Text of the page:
CORT STINNETT and ANDY FERRIS
Optical and mechanical engineers must work closely to turn an optical system design into a real product. Unfortunately, the transition between optical and mechanical design phases is costly and error-prone. Many problems that engineers must solve are difficult to address using existing workflows and design strategies.
Optical and mechanical engineers frequently work in disparate design software environments using tools that lack integration. Although the toolbox for optical engineers has expanded, mechanical engineers have been left behind, without the tools to analyze and validate the impact of mechanical geometry on optical performance, evaluate optomechanical tolerances, optimize mechanical designs for multiple configurations, and/or perform structural and thermal deformation analysis.
Robert Mentzer, optical engineer at Global Surgical Group (St. Louis, MO), says, "As we prepare an optical design for packaging, we have mechanical engineers in mind. Even so, during handoff we encounter challenges in communication." The result is often delays, unnecessary design iterations and validation bottlenecks, and costly production of numerous physical prototypes to identify problems.
Speaking the same language
Preserving the integrity of optical data when transitioning from optical to mechanical designs can pose a serious challenge for companies. The common practice is for mechanical engineers to import optical systems into Dassault Systemes' SOLIDWORKS as STEP, IGES, or STL files, and to rely on ray bundles to provide approximations of light propagation (see Fig. 1).
This technique often introduces inaccuracies that corrupt the design for several reasons:
- STEP, IGES, or STL files degrade the accuracy of optomechanical designs, and optical tolerances, coating types, and material data are lost during file conversion;
- Ray bundles are imported as static sketches that represent a very small sample of the actual rays used in the optical analysis and cannot be updated with design changes; and
- Mechanical engineers rely on optical engineers to validate designs or build costly, time-consuming physical prototypes to identify design problems.
Mechanical engineers also lack a quick or accurate way to check that the mechanical geometry does not impact optical performance. Even subtle changes to the mechanical geometry, or inaccuracies from poor optical data integrity, can significantly impact optical performance.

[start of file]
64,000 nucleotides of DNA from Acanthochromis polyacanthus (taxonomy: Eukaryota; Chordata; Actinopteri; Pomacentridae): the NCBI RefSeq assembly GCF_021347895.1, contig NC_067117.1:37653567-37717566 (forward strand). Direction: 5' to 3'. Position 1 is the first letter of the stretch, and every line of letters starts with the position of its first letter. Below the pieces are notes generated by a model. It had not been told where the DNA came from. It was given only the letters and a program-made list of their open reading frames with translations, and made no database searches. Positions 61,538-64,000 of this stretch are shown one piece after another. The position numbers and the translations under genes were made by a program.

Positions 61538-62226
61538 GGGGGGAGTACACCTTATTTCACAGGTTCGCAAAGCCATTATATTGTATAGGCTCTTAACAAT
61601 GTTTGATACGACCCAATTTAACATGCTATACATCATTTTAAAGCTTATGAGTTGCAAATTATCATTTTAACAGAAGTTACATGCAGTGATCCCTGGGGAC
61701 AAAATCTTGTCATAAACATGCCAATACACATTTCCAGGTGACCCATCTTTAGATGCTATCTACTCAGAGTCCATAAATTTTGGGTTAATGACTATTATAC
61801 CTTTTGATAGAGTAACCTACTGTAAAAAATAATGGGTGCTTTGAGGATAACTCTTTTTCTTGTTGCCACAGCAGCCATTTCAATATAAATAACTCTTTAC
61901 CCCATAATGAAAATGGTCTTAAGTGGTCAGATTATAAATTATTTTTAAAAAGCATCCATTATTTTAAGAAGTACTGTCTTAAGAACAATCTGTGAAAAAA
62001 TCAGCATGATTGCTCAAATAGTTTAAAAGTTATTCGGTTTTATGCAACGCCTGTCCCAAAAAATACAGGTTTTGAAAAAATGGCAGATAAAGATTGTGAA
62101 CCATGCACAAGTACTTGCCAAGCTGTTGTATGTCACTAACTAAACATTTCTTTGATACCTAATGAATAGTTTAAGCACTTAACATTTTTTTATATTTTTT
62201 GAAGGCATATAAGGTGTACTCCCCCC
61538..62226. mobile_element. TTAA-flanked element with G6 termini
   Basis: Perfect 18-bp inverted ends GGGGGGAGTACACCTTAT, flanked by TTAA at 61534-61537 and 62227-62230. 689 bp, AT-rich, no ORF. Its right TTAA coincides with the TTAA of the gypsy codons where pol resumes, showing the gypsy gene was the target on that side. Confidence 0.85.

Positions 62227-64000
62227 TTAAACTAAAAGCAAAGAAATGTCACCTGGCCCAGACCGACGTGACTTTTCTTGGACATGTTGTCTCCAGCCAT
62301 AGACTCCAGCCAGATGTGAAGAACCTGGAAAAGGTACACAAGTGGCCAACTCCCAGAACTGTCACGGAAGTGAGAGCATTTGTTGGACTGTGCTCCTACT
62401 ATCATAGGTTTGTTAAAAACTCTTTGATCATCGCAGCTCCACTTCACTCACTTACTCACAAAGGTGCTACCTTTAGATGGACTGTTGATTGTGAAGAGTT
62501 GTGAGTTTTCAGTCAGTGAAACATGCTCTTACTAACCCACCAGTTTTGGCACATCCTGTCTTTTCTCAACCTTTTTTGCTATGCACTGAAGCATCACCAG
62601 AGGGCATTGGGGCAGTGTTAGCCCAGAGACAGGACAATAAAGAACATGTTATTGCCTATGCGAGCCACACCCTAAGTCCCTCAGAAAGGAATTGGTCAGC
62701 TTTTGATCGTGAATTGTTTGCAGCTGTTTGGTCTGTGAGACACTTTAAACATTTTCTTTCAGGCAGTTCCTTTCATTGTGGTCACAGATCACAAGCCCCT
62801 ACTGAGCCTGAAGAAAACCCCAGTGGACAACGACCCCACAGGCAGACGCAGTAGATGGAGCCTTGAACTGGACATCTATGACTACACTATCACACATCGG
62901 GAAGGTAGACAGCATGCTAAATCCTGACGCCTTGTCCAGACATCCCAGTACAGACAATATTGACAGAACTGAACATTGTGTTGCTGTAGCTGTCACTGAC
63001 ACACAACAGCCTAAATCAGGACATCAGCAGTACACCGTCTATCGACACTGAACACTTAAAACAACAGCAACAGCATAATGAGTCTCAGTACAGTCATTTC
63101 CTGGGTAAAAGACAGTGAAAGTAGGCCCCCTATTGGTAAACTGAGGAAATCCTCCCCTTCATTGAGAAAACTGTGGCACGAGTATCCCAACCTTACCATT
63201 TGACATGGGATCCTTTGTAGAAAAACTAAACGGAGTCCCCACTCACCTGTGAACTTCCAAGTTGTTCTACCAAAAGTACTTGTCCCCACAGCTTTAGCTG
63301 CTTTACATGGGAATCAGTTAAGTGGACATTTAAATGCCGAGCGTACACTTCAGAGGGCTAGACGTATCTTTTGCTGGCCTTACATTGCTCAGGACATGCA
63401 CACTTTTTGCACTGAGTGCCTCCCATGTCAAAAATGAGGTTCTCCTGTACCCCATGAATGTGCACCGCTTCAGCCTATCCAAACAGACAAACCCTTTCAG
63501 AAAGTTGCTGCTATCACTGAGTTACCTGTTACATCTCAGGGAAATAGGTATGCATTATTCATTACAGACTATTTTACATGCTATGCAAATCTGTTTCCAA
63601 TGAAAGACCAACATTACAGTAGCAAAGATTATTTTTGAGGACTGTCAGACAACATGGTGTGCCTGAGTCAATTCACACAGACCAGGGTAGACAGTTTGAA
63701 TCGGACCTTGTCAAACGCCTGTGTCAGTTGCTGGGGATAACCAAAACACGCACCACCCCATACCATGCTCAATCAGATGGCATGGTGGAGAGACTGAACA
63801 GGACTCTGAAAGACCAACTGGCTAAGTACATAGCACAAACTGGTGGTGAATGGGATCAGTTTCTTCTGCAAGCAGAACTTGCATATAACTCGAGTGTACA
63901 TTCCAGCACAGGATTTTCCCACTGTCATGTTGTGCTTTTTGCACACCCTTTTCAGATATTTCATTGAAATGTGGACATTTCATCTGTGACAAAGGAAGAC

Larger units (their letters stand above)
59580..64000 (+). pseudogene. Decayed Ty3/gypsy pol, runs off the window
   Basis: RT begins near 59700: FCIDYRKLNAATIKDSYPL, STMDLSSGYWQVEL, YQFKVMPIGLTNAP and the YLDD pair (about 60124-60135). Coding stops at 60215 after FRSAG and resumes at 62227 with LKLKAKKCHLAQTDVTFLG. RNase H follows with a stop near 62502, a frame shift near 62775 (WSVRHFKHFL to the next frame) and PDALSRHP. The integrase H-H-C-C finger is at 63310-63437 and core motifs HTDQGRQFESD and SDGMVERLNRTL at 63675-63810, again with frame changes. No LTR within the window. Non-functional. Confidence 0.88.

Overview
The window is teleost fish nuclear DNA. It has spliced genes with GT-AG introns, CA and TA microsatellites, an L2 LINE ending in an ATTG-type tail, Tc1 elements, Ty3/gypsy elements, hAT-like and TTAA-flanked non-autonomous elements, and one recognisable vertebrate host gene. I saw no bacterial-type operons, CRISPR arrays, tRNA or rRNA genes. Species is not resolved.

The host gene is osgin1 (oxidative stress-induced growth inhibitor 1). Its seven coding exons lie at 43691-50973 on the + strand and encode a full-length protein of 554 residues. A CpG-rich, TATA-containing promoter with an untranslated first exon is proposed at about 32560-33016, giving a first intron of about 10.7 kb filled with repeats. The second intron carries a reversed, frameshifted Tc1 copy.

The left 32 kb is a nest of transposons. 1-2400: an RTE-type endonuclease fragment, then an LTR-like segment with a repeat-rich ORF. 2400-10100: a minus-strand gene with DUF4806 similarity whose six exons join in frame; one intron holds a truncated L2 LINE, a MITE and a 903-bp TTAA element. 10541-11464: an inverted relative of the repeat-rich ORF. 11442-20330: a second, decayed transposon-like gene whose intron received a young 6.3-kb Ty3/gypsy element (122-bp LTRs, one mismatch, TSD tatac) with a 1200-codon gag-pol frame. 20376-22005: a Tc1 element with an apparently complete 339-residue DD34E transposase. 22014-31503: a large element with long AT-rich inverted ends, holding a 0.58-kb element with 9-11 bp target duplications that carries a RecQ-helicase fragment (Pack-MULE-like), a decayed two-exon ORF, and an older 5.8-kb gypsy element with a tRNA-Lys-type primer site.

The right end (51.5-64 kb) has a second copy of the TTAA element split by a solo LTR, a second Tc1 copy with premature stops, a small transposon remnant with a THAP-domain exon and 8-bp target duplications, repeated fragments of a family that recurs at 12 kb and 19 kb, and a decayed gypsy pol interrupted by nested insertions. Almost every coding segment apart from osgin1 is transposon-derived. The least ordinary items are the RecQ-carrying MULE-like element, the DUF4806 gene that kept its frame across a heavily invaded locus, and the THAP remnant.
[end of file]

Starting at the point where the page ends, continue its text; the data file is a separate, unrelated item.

When mechanical engineers send STEP files back to the optical engineer for validation, the optical engineer must deal with the challenges of inconsistent global coordinate systems and lost design fidelity and must manually locate individual mechanical components to recreate the assembly that the mechanical engineer created in SOLIDWORKS. To avoid this hassle and extra work, many engineering teams use screenshots, pen and paper, or physical prototypes to validate the design. Although these techniques may seem simpler, their imprecision can introduce errors and quickly drive up costs and affect schedules.
Mechanical engineers need simulation and analysis tools that expose the primary lens data (such as edges, apex, and clear aperture) as construction geometry. Two common problems caused by optomechanical designs are stray light and vignetting because of beam clipping. "We would manage stray light in fairly crude ways, with paint or photo-etched apertures or a host of secondary components," says Dave Rook, mechanical engineer at CSA Group (Redmond, WA). "Not getting it right the first time is a huge expense."
Software to catch and correct errors
To address issues faced by mechanical engineers working with optical designs, Zemax has developed LensMechanix simulation software as a SOLIDWORKS add-in that streamlines optomechanical product development by bringing the core physics of our OpticStudio software into the SOLIDWORKS environment.
LensMechanix simulates the interaction of light with physical objects by using non-sequential ray tracing. It calculates interactions with mechanical components and surface finishes to identify design issues such as spot size, stray light, and image contamination.